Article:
MAXINE HARLEY: Forgive but not forget?

We’re often advised that forgiving the wrong doing of others lightens our own emotional burden, and shifts our energy from anger and blame into understanding and compassion.

What if this ‘turning the other cheek’ way of responding is just naïve, passive and even unhelpful to the other person’s personal awareness and insight.

What would they do with that other cheek if they haven’t yet realised the impact of their earlier behaviour and felt genuine shame and remorse, and tried their best to make it right?

April is Child Abuse Awareness Month – a very emotive subject at any time of the year.

Are we saying that something as devastating as child abuse should be forgiven and forgotten?

Maybe what happened can’t be forgotten by the victim because it resulted in emotional and physical scars, in the loss of innocence, and a childhood changed by the unrestrained desires of an underdeveloped mind.

Forgiveness is a matter of choice. It’s important not to be pushed or cajoled – or guilt-tripped by family or religion - into premature forgiveness. We must live with our own decisions so they must surely be of our own making.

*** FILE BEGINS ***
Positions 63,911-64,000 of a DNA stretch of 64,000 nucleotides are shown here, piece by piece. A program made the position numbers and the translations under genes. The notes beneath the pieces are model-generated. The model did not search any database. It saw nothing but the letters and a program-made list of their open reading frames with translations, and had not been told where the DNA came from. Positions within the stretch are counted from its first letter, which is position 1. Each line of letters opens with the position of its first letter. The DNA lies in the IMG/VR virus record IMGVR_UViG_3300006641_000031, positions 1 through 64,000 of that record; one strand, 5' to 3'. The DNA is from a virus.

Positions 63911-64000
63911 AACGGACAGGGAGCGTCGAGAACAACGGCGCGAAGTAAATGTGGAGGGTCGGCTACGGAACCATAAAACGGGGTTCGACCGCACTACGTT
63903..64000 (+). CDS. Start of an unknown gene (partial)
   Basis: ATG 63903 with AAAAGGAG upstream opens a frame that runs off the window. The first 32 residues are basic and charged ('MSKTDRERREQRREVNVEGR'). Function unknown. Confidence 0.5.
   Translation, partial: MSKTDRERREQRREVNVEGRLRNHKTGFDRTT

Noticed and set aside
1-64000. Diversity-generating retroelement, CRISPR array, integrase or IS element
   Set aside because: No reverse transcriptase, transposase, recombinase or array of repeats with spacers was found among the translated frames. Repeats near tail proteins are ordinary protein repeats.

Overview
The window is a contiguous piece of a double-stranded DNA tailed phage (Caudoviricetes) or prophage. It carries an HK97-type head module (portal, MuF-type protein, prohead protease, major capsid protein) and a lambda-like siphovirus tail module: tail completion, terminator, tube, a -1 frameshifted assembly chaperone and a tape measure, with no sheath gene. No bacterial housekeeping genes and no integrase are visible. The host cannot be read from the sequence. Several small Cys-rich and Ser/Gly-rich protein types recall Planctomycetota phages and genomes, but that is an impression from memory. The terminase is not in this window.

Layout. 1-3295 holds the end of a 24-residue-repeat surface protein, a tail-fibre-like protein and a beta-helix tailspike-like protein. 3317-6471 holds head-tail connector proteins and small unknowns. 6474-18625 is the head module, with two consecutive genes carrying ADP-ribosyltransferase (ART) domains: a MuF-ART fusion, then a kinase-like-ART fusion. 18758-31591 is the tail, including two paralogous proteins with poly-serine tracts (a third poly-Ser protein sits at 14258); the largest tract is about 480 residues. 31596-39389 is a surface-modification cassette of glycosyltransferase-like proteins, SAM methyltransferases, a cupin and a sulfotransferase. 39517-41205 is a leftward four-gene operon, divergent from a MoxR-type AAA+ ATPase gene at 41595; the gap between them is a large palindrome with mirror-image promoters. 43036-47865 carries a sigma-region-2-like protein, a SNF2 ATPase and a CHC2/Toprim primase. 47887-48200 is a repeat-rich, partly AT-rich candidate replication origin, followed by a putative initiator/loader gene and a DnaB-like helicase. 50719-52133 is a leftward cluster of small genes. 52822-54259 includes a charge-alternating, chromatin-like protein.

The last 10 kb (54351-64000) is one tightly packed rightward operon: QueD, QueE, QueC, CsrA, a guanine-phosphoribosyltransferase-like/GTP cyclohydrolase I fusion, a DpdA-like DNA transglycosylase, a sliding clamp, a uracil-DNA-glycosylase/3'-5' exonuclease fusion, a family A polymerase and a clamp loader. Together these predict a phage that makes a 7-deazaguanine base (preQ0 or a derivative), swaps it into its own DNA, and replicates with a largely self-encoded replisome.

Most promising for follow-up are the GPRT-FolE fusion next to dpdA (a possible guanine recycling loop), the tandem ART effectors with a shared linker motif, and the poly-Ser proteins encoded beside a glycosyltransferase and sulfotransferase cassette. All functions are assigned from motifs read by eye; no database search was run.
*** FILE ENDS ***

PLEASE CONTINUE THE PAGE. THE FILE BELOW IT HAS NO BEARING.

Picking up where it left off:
Forgiveness doesn’t take away the other person’s responsibility for what happened. Instead it’s a statement of emotional detachment from the impact of it – but only if and when the time feels right for us to forgive.

A good place to start to exercise forgiveness is to:

:: Forgive the minor slips ups that you and others make - when it’s not a big deal.

:: Forgive yourself for anything you’ve done that harmed you. You had your reasons, although they might not have been clear to you at the time.

:: Forgive people who genuinely didn’t know any better, and couldn’t reasonably have been expected to behave differently due to their family conditioning or mental ill-health.

Forgiveness doesn’t always have to involve forgetting. Remembering an event can help us to filter out what and whom we’ll allow into our lives in future.

We become empowered when we choose not to allow prior wrong doing of others to shape our adult character, personality and future growth.

Maxine Harley (MSc Psychotherapy)

Maxine Harley has a masters degree in psychotherapy, has written two books, and created four new approaches to psychological, emotional and physical well-being. She lives happily in Chichester with her daughter and grandson.